In the glory days of waterfowling, sportsmen developed shooting skills in the field by firing at wild birds. These days, the amount of time a typical duck or goose hunter can spend in the field doesn’t come close to providing the practice necessary for refining the art of hitting webbed feet on the wing.
In the same manner that a duck dog can’t learn the art of fetching on wild birds, avid waterfowl hunters have to find other, more creative ways to practice the demanding types of shooting challenges we face.
Clay Target Practice
Clay target games such as skeet, trap and sporting clays are wonderful ways to become more familiar with the fundamentals of shooting a shotgun. The problem with these clay target games is the flight of the bird is all too predictable, making it a far cry from the shooting situations hunters face in the field. Given a little time to practice, most any shotgun enthusiast can learn to break the No. 1 low house bird in skeet. Shooting a lot of skeet, trap or sporting clays helps develop fundamental shooting instincts, but it does little good in the field when the rules of the game suddenly change.
Modified Clay Shooting
The best way to gain an edge on a clays course is to step outside of the standard rules. Try shooting a round of skeet, trap or sporting clays by standing 5 to 20 yards behind the normal station position. It’s amazing how much more difficult it is to break clays routinely just by increasing the distance to the target by a few yards.
Because the typical skeet shot is around 20 yards, and waterfowlers routinely take shots out to 40 yards, it works wonders to burn up a few boxes of shells at greater — and more realistic — distances.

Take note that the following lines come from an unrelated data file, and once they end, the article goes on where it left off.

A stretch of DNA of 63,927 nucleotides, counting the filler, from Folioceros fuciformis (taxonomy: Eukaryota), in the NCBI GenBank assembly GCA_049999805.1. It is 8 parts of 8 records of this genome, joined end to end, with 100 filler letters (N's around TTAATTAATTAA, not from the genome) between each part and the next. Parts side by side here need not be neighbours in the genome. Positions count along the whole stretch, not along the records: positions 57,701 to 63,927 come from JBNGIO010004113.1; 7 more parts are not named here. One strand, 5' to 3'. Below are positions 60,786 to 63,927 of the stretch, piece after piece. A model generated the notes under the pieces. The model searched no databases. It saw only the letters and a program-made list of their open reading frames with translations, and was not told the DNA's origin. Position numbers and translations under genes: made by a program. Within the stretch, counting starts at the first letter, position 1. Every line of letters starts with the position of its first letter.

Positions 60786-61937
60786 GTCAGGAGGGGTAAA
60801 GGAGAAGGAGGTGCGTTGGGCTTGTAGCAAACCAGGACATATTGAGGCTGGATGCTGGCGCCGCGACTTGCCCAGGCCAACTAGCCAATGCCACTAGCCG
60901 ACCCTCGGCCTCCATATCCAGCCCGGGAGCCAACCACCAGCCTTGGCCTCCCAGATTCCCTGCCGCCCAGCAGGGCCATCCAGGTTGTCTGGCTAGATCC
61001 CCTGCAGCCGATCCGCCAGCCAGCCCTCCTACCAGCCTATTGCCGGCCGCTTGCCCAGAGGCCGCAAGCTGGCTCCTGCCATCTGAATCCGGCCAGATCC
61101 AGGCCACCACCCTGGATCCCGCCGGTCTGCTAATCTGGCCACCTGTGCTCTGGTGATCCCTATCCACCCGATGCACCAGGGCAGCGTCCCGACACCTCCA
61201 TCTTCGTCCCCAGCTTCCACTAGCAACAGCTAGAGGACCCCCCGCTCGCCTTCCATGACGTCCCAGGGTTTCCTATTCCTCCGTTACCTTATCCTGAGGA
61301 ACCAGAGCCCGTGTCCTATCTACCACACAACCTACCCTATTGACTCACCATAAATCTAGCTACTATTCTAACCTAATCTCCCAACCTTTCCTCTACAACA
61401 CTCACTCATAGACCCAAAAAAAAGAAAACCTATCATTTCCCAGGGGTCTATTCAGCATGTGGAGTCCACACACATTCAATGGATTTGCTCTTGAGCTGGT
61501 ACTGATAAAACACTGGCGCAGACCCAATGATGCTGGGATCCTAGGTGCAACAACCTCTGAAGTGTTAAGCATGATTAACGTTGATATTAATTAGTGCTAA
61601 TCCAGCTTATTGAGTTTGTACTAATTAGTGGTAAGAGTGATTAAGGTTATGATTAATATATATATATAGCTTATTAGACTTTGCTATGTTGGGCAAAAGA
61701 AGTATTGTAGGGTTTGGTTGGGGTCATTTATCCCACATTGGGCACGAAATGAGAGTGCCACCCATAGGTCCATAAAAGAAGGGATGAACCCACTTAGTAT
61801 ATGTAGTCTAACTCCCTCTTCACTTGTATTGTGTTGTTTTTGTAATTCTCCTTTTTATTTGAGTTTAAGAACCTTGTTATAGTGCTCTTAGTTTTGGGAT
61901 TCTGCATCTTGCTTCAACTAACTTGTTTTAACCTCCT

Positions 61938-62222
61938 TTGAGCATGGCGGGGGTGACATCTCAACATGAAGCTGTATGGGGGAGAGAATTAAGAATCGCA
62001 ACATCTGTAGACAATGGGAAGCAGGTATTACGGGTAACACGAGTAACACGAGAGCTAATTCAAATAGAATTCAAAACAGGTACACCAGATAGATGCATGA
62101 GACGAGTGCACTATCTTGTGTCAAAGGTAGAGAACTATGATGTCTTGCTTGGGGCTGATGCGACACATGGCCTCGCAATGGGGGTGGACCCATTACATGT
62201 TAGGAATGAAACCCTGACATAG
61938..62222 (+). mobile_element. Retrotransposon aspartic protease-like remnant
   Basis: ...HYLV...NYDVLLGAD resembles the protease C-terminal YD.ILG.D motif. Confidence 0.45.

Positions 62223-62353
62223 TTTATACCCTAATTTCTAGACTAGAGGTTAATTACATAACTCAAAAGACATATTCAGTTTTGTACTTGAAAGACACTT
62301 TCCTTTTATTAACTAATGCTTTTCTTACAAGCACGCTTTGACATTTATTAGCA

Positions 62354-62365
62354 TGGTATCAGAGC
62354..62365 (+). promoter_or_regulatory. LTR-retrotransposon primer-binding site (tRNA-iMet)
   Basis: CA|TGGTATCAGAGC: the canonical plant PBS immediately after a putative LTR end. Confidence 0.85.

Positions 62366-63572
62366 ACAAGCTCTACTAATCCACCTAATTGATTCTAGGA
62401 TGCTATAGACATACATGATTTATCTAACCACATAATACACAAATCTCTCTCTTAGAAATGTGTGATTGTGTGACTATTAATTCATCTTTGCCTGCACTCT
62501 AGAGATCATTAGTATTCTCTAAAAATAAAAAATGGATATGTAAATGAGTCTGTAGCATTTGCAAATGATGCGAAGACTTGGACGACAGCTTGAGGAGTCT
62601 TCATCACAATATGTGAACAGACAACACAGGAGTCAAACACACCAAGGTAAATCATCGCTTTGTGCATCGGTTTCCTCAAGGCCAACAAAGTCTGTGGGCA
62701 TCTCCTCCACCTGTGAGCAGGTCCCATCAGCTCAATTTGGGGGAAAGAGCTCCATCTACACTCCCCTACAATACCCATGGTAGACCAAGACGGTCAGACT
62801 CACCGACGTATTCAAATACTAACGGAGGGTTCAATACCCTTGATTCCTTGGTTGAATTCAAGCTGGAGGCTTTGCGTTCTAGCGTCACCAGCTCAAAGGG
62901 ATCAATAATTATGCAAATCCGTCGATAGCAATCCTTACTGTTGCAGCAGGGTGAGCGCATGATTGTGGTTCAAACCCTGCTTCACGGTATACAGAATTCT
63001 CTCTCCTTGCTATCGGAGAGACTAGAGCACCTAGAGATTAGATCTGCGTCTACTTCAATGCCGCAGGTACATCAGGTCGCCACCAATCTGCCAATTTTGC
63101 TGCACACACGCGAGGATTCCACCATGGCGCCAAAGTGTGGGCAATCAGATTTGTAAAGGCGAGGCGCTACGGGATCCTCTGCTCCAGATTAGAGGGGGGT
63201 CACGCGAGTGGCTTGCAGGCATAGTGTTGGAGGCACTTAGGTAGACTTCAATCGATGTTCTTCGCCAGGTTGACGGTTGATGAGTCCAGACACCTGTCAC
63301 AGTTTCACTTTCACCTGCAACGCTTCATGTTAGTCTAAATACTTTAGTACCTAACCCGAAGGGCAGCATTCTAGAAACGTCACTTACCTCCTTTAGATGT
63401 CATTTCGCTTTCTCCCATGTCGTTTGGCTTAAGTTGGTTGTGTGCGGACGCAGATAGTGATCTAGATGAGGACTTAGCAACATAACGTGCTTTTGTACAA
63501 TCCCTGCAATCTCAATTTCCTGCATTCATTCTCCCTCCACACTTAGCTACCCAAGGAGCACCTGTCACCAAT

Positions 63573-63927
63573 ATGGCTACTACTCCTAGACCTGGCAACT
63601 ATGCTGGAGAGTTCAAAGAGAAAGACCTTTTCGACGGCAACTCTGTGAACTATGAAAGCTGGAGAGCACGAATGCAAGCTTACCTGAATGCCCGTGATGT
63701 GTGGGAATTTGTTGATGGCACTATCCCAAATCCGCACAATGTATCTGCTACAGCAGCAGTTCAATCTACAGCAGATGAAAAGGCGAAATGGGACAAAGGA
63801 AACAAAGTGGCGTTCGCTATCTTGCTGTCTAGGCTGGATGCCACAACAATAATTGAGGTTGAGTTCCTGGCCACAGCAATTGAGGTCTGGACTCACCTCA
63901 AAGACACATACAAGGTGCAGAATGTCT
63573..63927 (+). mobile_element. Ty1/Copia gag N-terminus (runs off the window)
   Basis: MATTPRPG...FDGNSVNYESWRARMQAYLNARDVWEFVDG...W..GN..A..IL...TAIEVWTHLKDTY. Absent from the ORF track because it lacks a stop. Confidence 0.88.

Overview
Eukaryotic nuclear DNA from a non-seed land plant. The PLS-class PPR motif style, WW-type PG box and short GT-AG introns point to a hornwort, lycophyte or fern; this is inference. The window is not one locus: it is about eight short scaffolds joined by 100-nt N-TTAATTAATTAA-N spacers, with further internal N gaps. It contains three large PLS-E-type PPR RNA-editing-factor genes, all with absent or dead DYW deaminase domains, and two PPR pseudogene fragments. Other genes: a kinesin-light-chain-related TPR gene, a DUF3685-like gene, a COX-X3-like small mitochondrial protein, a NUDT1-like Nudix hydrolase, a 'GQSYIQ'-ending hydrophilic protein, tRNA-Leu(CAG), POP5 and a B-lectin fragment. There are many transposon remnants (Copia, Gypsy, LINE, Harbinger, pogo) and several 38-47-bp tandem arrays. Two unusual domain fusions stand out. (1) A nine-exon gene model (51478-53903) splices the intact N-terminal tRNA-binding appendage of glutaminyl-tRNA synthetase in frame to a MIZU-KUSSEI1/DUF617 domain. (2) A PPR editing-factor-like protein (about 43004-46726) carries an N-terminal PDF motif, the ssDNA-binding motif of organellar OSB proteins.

Stepping back a few yards forces shooters to daylight the bird (position the muzzle in front of the target before shooting), which is more than necessary on the regulation course. Because most ducks and geese are missed by shots behind the target, this can pay huge dividends in the field.
Shoot From the Hip
In skeet and trap — and, to a lesser degree, in sporting clays — many shooters pre-mount the gun and then call for the target. The technique might increase your skeet score, but it won’t help knock down ducks in the real world. Call for the bird with the gun at hip height and master the art of mounting and swinging the gun in one smooth, fluid motion.
The best way to practice this critical step in gun mounting is to slip a penlight into the barrel of an unloaded gun and practice by picking a spot on the wall to point at. Snap the gun to the shoulder over and over again while concentrating intently on a particular spot. The light should hit the wall at exactly the spot where your eyes focused. If the light hits the wall outside this focal point, the gun fit is wrong, or there is an eye-dominance problem that should be addressed.
Sit a Spell
Practicing skeet or trap from 25 to 40 yards quickly teaches a shooter the importance of keeping the gun barrel moving. The next step is increasing the degree of difficulty by shooting from a sitting position. The typical waterfowl hunter in a layout-style blind is forced to shoot sitting down. It is an awkward position, requiring practice to master.